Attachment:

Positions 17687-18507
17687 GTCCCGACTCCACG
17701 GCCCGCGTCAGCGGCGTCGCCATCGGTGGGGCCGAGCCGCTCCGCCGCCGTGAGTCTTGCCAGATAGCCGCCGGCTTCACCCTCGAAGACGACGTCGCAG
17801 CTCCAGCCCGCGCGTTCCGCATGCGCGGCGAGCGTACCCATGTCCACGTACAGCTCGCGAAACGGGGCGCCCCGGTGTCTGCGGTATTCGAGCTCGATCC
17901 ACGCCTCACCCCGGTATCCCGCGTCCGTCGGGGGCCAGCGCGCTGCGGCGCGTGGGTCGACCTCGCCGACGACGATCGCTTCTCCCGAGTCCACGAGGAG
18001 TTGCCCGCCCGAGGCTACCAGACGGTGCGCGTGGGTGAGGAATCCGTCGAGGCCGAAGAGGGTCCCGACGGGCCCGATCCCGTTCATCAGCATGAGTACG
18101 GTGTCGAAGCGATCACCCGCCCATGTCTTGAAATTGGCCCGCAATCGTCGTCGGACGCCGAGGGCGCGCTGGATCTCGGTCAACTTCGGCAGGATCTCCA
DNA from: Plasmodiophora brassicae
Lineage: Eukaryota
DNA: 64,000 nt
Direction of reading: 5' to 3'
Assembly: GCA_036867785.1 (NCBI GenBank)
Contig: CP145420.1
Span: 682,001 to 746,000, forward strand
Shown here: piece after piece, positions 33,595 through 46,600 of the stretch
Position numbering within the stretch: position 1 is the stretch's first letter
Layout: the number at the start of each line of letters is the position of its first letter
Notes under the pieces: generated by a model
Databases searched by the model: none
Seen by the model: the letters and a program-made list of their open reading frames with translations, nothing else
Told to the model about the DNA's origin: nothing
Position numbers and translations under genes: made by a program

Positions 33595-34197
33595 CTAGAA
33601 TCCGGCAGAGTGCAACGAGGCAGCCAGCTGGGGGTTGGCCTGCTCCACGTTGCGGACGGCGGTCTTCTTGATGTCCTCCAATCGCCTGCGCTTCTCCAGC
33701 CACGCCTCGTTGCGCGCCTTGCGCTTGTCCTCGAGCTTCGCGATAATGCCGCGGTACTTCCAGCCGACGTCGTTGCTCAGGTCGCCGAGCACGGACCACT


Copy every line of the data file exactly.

Positions 17687-18507
17687 GTCCCGACTCCACG
17701 GCCCGCGTCAGCGGCGTCGCCATCGGTGGGGCCGAGCCGCTCCGCCGCCGTGAGTCTTGCCAGATAGCCGCCGGCTTCACCCTCGAAGACGACGTCGCAG
17801 CTCCAGCCCGCGCGTTCCGCATGCGCGGCGAGCGTACCCATGTCCACGTACAGCTCGCGAAACGGGGCGCCCCGGTGTCTGCGGTATTCGAGCTCGATCC
17901 ACGCCTCACCCCGGTATCCCGCGTCCGTCGGGGGCCAGCGCGCTGCGGCGCGTGGGTCGACCTCGCCGACGACGATCGCTTCTCCCGAGTCCACGAGGAG
18001 TTGCCCGCCCGAGGCTACCAGACGGTGCGCGTGGGTGAGGAATCCGTCGAGGCCGAAGAGGGTCCCGACGGGCCCGATCCCGTTCATCAGCATGAGTACG
18101 GTGTCGAAGCGATCACCCGCCCATGTCTTGAAATTGGCCCGCAATCGTCGTCGGACGCCGAGGGCGCGCTGGATCTCGGTCAACTTCGGCAGGATCTCCA
DNA from: Plasmodiophora brassicae
Lineage: Eukaryota
DNA: 64,000 nt
Direction of reading: 5' to 3'
Assembly: GCA_036867785.1 (NCBI GenBank)
Contig: CP145420.1
Span: 682,001 to 746,000, forward strand
Shown here: piece after piece, positions 33,595 through 46,600 of the stretch
Position numbering within the stretch: position 1 is the stretch's first letter
Layout: the number at the start of each line of letters is the position of its first letter
Notes under the pieces: generated by a model
Databases searched by the model: none
Seen by the model: the letters and a program-made list of their open reading frames with translations, nothing else
Told to the model about the DNA's origin: nothing
Position numbers and translations under genes: made by a program

Positions 33595-34197
33595 CTAGAA
33601 TCCGGCAGAGTGCAACGAGGCAGCCAGCTGGGGGTTGGCCTGCTCCACGTTGCGGACGGCGGTCTTCTTGATGTCCTCCAATCGCCTGCGCTTCTCCAGC
33701 CACGCCTCGTTGCGCGCCTTGCGCTTGTCCTCGAGCTTCGCGATAATGCCGCGGTACTTCCAGCCGACGTCGTTGCTCAGGTCGCCGAGCACGGACCACT